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l-Carnosine and Human Colon Cancer

Colon cancer is a multifactorial disease, although diet and chronic inflammation are considered the main risk factors for developing this cancer. Treatment of colorectal cancer depends on the location, size, and extent of cancer spread, as well as the health of the patient. Chemotherapy can extend and improve quality of life but surgery is still the most common treatment for colorectal cancer. Recently, considerable effort has been directed to the discovery of chemical or natural molecules targeting proteins involved in the colorectal carcinogenesis signaling pathway through a variety of molecular mechanisms, including transcriptional or translational regulation, degradation or transactivation. The dipeptide l-carnosine has emerged as having an increasingly interesting role in colon cancer. The discovery of the ability of l-carnosine to inhibit the inflammatory response of intestinal epithelial cancer cells, as well as the proliferation of colon cancer cells broadens the concept of food as a modulator of physiological functions. Although the mechanism is not fully understood, based on recent observations, in this chapter a molecular model has been proposed that provides possible targets through which l-carnosine may affect the inflammatory status as well as the proliferation of colon cancer cells.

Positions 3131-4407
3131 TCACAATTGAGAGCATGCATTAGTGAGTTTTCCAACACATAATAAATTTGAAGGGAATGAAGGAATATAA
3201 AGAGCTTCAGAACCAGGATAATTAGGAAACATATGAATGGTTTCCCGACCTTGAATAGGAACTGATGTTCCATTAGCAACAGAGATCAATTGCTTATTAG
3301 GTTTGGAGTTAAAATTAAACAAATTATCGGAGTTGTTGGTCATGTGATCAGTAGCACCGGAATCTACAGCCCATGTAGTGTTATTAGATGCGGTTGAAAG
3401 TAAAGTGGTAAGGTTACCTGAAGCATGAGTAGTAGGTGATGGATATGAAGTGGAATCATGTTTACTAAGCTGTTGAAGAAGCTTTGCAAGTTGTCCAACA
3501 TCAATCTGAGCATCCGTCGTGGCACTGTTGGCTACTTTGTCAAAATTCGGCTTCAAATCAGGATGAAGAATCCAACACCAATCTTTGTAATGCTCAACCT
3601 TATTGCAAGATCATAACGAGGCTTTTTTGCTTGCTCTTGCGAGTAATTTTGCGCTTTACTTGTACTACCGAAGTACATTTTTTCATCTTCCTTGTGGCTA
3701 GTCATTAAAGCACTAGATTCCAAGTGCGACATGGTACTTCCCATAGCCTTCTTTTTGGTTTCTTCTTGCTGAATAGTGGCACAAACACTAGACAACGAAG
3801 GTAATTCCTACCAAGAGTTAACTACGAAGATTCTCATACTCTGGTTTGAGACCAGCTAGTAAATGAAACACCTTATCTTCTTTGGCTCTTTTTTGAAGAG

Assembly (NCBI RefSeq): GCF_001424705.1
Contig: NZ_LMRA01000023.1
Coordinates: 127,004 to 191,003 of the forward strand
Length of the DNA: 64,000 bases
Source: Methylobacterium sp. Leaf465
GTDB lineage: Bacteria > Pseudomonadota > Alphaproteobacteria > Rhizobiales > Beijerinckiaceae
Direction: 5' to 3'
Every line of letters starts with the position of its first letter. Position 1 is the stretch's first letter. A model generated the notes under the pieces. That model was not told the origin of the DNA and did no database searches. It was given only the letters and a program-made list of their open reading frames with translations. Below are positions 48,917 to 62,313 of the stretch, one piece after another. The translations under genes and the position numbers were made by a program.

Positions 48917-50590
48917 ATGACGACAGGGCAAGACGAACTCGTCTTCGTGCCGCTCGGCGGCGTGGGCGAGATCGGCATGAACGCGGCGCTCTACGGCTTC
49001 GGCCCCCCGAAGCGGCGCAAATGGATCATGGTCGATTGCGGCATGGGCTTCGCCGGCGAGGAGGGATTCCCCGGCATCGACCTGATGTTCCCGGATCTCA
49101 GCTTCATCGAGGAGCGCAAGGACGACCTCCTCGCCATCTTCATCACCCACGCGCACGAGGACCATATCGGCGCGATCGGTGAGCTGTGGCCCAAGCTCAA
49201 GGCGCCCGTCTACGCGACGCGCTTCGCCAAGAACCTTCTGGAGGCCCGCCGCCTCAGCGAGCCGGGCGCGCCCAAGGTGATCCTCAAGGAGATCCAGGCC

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Print publication date
13 Aug 2015
Copyright year
Print ISBN
ePub eISBN